The teacher thought the attack was authentic. When she walked toward the door, she saw a student in the hall. The teacher grabbed the student’s arm and left the building. Other teachers ran for the exit; one wet herself in fear. The drill lasted only about 90 seconds. Afterward, Principal D. conducted a debriefing, showing that 13 of the 15 teachers had been “shot.”
On May 9, the first-grade teacher received a note from the Pine Eagle Clinic excusing her from work until further notice. She has not been able to return to work due to severe emotional distress and post-traumatic stress disorder.
Approximately one year after the drill, the school board awarded a contract to John M.’s company to upgrade the district’s alarm system.
During the following year, the teacher filed suit in federal court against the district, John M.’s company, and various individuals in their official capacity, including John M., Shawn T., the superintendent, and the principal. Her suit was premised primarily on three federal civil rights claims and two state common law claims. The defendants filed a motion for summary judgment, i.e., rejection of the teacher’s claim before reaching the trial stage.
Armed assailants in schools account for only 1 percent of homicides among school-age youth; schools must balance costs and benefits when allocating crisis preparedness resources.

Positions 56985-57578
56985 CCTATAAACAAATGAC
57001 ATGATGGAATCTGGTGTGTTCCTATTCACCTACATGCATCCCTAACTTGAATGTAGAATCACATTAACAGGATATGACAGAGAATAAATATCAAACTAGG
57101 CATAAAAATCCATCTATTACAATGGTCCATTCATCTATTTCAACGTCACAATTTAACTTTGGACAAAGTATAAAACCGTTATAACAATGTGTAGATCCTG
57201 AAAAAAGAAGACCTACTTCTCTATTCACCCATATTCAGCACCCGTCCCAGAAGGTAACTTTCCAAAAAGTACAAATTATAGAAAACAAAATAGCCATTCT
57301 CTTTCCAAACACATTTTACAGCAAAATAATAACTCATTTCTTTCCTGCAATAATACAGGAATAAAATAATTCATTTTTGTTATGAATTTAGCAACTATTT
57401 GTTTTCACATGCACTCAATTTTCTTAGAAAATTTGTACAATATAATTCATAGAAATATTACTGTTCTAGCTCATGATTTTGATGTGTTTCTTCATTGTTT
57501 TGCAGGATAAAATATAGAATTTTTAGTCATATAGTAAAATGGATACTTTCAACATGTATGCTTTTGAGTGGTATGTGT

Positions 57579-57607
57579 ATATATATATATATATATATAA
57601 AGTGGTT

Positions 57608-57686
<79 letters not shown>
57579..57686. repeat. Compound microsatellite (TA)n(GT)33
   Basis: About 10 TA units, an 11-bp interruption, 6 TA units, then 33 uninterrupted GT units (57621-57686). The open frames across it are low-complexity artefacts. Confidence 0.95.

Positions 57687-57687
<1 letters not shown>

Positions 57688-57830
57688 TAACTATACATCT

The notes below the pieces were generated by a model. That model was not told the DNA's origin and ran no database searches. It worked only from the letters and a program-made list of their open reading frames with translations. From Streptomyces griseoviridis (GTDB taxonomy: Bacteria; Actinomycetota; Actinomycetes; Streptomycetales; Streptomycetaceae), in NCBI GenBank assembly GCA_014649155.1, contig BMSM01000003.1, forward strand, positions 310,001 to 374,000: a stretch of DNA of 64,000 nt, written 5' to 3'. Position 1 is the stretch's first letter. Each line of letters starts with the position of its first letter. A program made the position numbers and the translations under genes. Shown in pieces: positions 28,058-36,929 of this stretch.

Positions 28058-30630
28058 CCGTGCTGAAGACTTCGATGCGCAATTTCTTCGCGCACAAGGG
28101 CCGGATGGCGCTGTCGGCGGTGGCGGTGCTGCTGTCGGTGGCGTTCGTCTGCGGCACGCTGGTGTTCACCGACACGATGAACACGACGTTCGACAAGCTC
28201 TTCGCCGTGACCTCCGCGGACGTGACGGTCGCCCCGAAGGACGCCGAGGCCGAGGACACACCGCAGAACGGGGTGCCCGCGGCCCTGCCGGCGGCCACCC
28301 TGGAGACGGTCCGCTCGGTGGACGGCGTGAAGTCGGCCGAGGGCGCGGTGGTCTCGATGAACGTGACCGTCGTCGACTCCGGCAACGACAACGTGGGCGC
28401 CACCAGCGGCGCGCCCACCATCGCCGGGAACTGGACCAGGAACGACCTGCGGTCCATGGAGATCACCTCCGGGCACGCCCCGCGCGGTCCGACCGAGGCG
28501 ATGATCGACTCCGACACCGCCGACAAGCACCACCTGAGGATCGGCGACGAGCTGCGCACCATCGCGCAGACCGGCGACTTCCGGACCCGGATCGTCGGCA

— National Association of School Psychologists & National Association of School Resource Officers
What do you think was the court’s ruling for the defendants’ motion with regard to each of the following federal claims:
a) Violation of 14th Amendment “failure to train”?
In McLean v. Pine Eagle School District (2016), the federal district court in Oregon rather readily rejected this claim, concluding that the 14th Amendment does not support a freestanding failure-to-train claim.
b) Violation of 14th Amendment substantive due process?
The court also decided this claim in the defendants’ favor, concluding that the teacher failed to show the prerequisite deprivation of life, liberty, or property. More specifically, the court rejected the teacher’s asserted liberty interest, finding that purely emotional trauma, without accompanying physical injury, is insufficient to constitute the recognized 14th Amendment liberty interest in bodily security.
c) Violation of the Fourth Amendment right to be free of unreasonable governmental seizure?
Similarly, the court decided this claim in the defendants’ favor, concluding that the teacher failed to show, as required in her jurisdiction, that Shawn T., by a show of official authority, intended to restrain the plaintiff teacher’s liberty. First, he was a non-law enforcement official in a disguise rather than a uniform, thus simulating the action of an unlawful private active shooter. Second, his purpose was to test the Run, Hide, Fight skills of the teachers, not to restrain their movement.
What do you think was the court’s ruling for each of the defendants’ arguments against the teacher’s two state common law claims, which were intentional infliction of emotional distress and civil assault: